Nowadays, most people know Grace Slick as a singer-songwriter who fronted the influential psychedelic rock band Jefferson Airplane. Some of the famous songs she wrote and sang, which are still as popular as they were in the 1960s, include “White Rabbit” and “Somebody to Love.”
Her music career involved a number of renowned rock bands and spanned more than 40 years. However, Slick was not just a musician. She was a peace activist and an outspoken supporter of the use of psychedelics. Slick was a prominent figure of the 1960s counterculture who inspired generations of musicians and artists.
In the late 1960s and early 1970s, Slick led a turbulent life that was marked by legal troubles and battles with the establishment. She became notorious for openly speaking out against censorship, the Vietnam War, and the political policies of the Nixon administration.
In fact, the Nixon administration recognized her as a potential enemy of the state and even as a possible terrorist, so she was blacklisted by the FBI. What the government might not have realized is what she planned something of a psychedelic attack on Richard Nixon that, if she’d been successful, would likely lead to her imprisonment.
In 1969, Slick was utterly disappointed with Nixon’s attitude towards the counterculture and the war in Vietnam. She was convinced that his view had been corrupted and that he would perhaps be able to see the beauty of the world around him if he were introduced to psychedelic drugs. In her opinion, psychedelics, particularly LSD, could help people see the world in a new way and make them realize that peace is the only path to progress. Therefore, she decided to drug Nixon with LSD.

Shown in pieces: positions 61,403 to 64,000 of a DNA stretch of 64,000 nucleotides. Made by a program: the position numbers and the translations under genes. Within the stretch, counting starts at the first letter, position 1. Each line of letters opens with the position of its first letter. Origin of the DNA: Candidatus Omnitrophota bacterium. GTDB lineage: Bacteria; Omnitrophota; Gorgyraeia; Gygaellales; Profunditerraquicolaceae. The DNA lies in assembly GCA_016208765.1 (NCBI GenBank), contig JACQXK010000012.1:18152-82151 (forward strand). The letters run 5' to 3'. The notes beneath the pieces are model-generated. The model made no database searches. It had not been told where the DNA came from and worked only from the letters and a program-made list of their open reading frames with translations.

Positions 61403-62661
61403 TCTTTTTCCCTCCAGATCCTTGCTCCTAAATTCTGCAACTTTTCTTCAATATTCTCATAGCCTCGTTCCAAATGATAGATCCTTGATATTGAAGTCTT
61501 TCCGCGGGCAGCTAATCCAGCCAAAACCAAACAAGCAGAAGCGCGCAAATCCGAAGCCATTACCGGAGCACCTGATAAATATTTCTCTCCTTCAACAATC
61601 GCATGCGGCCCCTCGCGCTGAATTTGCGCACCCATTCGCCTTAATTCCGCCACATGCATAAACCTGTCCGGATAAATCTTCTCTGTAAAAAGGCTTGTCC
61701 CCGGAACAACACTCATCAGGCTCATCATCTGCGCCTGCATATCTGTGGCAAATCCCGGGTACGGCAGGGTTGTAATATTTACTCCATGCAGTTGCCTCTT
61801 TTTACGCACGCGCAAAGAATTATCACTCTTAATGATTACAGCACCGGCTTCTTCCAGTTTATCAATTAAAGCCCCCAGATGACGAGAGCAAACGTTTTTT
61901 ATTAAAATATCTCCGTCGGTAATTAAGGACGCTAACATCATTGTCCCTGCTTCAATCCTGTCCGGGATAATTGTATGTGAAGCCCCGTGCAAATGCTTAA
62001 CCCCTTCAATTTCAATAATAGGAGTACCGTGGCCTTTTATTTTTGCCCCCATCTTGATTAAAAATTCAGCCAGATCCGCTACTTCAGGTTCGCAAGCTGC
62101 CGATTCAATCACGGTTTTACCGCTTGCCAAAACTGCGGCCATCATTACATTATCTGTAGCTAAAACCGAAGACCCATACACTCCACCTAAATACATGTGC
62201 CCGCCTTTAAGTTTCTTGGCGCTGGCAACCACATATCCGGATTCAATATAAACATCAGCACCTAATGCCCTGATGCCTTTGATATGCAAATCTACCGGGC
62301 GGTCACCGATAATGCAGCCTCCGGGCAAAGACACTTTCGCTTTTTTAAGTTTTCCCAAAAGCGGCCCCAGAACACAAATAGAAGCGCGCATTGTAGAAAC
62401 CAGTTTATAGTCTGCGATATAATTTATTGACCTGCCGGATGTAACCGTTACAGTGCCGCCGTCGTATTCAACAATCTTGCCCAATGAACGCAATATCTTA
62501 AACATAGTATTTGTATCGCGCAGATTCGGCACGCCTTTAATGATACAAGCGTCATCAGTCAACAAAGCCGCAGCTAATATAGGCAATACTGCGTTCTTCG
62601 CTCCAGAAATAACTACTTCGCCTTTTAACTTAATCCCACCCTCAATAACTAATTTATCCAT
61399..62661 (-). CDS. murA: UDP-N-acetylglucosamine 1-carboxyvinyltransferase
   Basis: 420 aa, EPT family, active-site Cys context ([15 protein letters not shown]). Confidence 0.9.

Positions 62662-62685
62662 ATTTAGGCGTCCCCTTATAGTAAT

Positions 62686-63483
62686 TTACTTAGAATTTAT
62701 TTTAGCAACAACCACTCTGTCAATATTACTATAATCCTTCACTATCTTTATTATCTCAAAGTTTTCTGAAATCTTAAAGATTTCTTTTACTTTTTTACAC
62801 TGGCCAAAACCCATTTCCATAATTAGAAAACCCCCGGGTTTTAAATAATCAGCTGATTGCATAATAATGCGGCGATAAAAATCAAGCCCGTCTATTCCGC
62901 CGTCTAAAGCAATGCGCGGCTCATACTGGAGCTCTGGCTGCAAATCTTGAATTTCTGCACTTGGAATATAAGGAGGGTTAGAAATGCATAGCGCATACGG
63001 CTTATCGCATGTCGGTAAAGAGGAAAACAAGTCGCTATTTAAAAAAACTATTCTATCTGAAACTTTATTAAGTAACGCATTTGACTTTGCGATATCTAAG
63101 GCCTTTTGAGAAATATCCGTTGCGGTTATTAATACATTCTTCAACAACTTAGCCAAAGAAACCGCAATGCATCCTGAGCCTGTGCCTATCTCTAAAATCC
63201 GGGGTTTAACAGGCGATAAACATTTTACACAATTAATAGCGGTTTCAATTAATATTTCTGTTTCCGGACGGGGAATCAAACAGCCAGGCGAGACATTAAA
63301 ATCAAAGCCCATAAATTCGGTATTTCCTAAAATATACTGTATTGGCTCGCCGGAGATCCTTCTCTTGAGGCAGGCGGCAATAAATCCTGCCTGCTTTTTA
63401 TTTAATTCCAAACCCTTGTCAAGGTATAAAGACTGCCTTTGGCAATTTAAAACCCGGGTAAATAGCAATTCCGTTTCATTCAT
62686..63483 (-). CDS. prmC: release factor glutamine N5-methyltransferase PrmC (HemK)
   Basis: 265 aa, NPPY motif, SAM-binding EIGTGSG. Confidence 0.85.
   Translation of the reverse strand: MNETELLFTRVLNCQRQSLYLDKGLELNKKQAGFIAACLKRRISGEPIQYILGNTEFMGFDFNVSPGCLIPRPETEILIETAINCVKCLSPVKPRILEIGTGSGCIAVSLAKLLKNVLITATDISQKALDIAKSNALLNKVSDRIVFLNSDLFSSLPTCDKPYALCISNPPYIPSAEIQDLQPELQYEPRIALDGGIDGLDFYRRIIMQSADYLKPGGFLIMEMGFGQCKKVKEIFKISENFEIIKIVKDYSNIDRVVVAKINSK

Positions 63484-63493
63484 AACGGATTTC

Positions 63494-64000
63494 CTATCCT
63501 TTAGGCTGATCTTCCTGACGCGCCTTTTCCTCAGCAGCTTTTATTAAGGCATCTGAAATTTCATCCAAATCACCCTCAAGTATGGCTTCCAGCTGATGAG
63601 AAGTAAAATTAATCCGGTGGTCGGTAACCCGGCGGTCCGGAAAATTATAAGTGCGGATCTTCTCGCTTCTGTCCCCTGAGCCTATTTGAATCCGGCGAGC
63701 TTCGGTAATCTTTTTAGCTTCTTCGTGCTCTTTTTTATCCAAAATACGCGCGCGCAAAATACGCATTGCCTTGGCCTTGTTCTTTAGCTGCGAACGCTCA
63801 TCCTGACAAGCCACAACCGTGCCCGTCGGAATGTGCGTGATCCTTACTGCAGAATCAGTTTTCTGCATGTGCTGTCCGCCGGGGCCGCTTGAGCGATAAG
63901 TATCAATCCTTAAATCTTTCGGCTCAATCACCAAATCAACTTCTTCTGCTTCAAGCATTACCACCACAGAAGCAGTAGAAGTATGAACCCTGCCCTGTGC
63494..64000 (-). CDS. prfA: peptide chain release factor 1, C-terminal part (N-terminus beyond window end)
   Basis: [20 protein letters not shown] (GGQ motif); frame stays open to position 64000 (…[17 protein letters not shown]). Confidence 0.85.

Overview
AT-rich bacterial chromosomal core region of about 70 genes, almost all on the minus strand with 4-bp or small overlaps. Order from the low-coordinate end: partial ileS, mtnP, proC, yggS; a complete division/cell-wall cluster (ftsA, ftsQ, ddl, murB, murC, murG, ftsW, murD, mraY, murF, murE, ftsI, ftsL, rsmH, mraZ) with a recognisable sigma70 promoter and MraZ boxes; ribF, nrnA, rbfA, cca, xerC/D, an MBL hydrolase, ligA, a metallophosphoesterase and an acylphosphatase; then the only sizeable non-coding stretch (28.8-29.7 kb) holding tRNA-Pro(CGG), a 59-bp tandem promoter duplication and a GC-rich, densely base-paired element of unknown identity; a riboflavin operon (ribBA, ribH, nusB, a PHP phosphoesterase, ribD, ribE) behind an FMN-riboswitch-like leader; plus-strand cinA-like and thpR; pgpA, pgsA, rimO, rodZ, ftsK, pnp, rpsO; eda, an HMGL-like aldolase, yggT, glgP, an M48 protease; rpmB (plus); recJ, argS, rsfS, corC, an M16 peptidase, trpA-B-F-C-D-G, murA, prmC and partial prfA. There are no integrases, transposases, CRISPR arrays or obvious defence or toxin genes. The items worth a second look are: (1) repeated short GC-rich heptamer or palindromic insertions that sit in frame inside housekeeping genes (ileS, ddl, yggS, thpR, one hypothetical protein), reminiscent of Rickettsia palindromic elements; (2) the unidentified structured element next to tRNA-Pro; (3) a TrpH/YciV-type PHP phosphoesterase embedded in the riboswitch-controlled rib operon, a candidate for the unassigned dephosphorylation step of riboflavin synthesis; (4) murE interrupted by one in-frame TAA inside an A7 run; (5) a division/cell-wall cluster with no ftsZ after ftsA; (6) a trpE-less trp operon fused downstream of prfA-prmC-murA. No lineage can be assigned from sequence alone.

Incidentally, Slick and Nixon’s daughter, Tricia, were both alumni of Finch College, New York. Tricia Nixon decided to organize a special alumni dinner at the White House and Slick saw this dinner as a perfect chance to go through with her mischievous plan. She decided to attend the dinner: since she was aware of the fact that the authorities wouldn’t want her to come even remotely close to the then-president, she used her maiden name “Grace Wing” and received a formal invitation in the mail. Since all attendees were allowed to bring a friend to the event, Slick decided to bring Abbie Hoffman, a radical social activist, anarchist, and the co-founder of the Youth International Party known as “Yuppies.”
Since the security policies at the White House were strict and Slick knew that she would be thoroughly searched, she hid a small amount of high-quality LSD under her fingernails. She planned on smearing the drug across the rim of the president’s glass. The pair wore formal clothes and arrived at the White House on the evening of the dinner. However, since both of them were prominent figures of the counterculture, the security guard at the entrance recognized them and they were ordered to leave the premises.
Slick’s plan would have failed even if she and Hoffman had managed to bypass the security guards and attended the dinner. Although many high-ranking officials of the U.S. government attended the event, Nixon never showed up. The fact that the plan failed was probably the best scenario possible for both Slick and Hoffman in the long run: drugging the president would be an unprecedented move and it would most likely result in severe legal repercussions. If the two had managed to slip some acid into Nixon’s drink, they would most likely have spent the rest of their lives behind bars.
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Fortunately for them, the failure enabled them to continue their artistic endeavors and protests.